A.J. McInerney finished 97th on the Web.com Tour’s The 25 Money List ranking in 2017 meaning that the UNLV product and Henderson, Nevada-native didn’t qualify to make it into the Web.com Tour Finals over the past four weeks.
Instead, McInerney, girlfriend and a group of other friends enjoyed the three-day Route 91 Harvest Festival where he hoped to relieve some stress before having to head to the second stage of the Web.com Tour Qualifying School next month to play for his job.
However, the Route 91 Harvest Festival has become synonymous in the past few days with the deadliest mass shooting in modern U.S. history.
Saw a few people down and bullets hitting the ground everywhere. I’m lucky to be alive. Praying for everyone. #VegasStrong
— AJ McInerney (@AJ_McInerney) October 2, 2017
McInerney was there dodging bullets.
What was it – divine grace or blind luck or both – McInerney wonders that blessed him, his girlfriend and her brother when the bullets came raining down from a madman’s sniper nest in the nearby Mandalay Bay hotel?
The mass shooting Sunday night claimed nearly 60 lives and injured more than 500. Had his golf season gone better, McInerney would have been playing the Web.com Tour Championship event in Florida. Instead, he was at the Route 91 Harvest Festival, having heard Eric Church, Sam Hunt and many other country music stars over what McInerney calls a “three-day neon sleepover.”
McInerney could hear the bullets hitting people. He saw a man standing nearby go down, never to get up again. He could feel the bullets. He saw one kick up smoke when it whistled into the pavement one foot away from where he was standing.
“Jake Owen had finished his set and I was with a group of about 20 people, just taking pictures and hanging out,” McInerney recalls. “Jason Aldean is one of my favorites and he came on and played two songs as I remember.
“I was with my girlfriend dancing and all of a sudden our friends heard what sounded like firecrackers behind us. Then someone beside said those aren’t firecrackers and told everyone to get down. Her brother (Anthony) was about five feet away and he jumped toward us. Then the shooter unleashed. It was like da-da-da-da-da-da … It just kept going. It lasted about a minute and then it let up. I grabbed my girlfriend and said we need to go. We just started running east (away from the hotel).”
As the bullets kept coming, as the screams and the panic filled the night, McInerney saw the human spirit at work. People helping people. People protecting themselves but helping others. Lifting them over fences, pulling them into cars, leading them to shelter.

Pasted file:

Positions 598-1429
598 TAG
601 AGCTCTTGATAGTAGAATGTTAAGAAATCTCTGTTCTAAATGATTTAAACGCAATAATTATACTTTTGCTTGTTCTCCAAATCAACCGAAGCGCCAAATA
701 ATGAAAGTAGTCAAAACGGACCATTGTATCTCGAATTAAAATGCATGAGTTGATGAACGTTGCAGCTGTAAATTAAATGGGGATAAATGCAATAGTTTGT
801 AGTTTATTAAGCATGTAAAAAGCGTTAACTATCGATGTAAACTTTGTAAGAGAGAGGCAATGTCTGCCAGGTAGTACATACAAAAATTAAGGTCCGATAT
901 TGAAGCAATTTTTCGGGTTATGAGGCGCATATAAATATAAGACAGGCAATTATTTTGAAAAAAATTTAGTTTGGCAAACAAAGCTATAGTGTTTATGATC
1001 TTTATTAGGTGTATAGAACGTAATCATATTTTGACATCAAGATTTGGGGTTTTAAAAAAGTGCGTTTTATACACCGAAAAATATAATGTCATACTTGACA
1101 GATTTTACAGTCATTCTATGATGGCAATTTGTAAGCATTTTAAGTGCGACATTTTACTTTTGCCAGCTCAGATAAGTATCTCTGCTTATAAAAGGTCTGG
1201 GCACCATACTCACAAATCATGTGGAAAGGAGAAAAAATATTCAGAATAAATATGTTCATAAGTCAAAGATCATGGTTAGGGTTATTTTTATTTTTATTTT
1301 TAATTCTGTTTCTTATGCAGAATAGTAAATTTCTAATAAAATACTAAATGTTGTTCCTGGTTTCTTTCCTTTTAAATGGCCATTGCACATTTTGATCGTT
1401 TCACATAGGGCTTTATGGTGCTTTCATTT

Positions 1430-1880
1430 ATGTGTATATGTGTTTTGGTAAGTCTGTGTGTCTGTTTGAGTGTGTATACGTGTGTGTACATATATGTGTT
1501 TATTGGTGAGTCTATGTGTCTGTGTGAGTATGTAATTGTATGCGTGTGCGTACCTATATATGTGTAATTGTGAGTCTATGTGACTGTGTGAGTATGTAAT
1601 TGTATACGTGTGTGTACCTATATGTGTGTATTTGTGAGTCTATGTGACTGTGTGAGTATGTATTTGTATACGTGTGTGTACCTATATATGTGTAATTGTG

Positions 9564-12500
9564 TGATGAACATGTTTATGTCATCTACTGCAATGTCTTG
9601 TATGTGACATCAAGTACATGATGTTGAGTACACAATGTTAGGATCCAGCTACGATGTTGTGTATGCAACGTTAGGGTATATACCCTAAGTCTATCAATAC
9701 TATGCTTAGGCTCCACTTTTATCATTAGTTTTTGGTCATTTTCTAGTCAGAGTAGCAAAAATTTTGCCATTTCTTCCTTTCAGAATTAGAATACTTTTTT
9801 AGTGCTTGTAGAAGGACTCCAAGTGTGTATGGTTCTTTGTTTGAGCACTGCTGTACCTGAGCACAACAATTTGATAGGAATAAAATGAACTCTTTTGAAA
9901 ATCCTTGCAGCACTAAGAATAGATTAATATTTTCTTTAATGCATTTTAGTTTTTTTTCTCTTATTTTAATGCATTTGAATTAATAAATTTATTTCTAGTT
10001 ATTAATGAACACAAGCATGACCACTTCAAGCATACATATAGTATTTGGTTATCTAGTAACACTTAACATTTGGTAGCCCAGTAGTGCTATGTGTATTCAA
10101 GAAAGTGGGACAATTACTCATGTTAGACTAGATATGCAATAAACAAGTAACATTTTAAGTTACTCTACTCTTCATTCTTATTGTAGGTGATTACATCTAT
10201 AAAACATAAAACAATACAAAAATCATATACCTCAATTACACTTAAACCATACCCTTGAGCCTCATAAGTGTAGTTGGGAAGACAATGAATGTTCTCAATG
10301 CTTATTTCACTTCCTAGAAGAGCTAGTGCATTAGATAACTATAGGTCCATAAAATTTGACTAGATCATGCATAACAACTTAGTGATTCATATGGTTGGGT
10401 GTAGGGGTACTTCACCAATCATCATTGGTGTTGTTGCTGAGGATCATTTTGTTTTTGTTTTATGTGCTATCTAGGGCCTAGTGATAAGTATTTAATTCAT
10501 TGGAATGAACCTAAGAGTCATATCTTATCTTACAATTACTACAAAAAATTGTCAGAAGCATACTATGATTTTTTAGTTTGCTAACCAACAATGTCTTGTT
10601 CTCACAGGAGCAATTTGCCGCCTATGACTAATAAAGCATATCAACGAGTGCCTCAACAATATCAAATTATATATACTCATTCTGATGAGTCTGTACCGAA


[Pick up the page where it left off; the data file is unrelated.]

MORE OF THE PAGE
The good McInerney saw amid the madness came through the night with him.
But surviving came first.
If anyone needs something, I can help in anyway possible right now #VegasStrong
— AJ McInerney (@AJ_McInerney) October 2, 2017
“I saw people to the left and right of me get shot,” McInerney says. “I could hear the bullets hit people. You could see the bullets hitting the ground right beside you. I don’t know what a war zone is like but it felt like we were sitting ducks. … It was a pretty gruesome scene. When we hit the ground, we tried to take as much cover as we could. I grabbed my girlfriend and her brother jumped on top of us. We try to protect the people we love. Then you just tried to run. Everyone has to go.
“We were helping people get over these long walls. As I look back on it, as I reflect, there was a kind of caring together. If you saw someone down, you had to help them. People in pickup trucks were driving down the road pulling people into the back. It’s amazing how quickly the first responders and the police were there. If not for them, it could have been so much worse, which is terrible to think about. But it was a group effort.”
McInerney had parked his Chevy Tahoe at the MGM Grand, not far from the concert site. By his estimate, it took about 15 minutes for him, his girlfriend and her brother to get to the car. The gunfire continued until they reached the car.
In addition to the three of them, McInerney said he got two more people in the front seat, five in the backseat and four more in the third row of his SUV.
“You’re just trying to stay alive,” he said. “You can try to prepare for it I guess but once it starts happening, you just go with your instincts. You try to be safe and keep all the people you love safe. That’s everyone’s mission.”
At some point, life will edge back toward normalcy. McInerney failed to keep his card on the Web.com Tour this year, finishing 97th on the money list. He will go to the second stage of Q-School next month, playing for his job again.
McInerney will go there a different person from the one who was swaying to Jason Aldean’s music Sunday evening when true darkness arrived. McInerney is one of the lucky ones and he knows it. He will know it forever.
“I know people who weren’t as lucky as me and it kills me,” McInerney says. “Fortunately for me, there was no physical damage, just emotional damage. I was standing next to people who weren’t as lucky. I can’t tell you how lucky I feel that not anything happened to me. I can’t quite understand why nothing happened. A lot of people weren’t so lucky and we have to keep those people in our prayers.”
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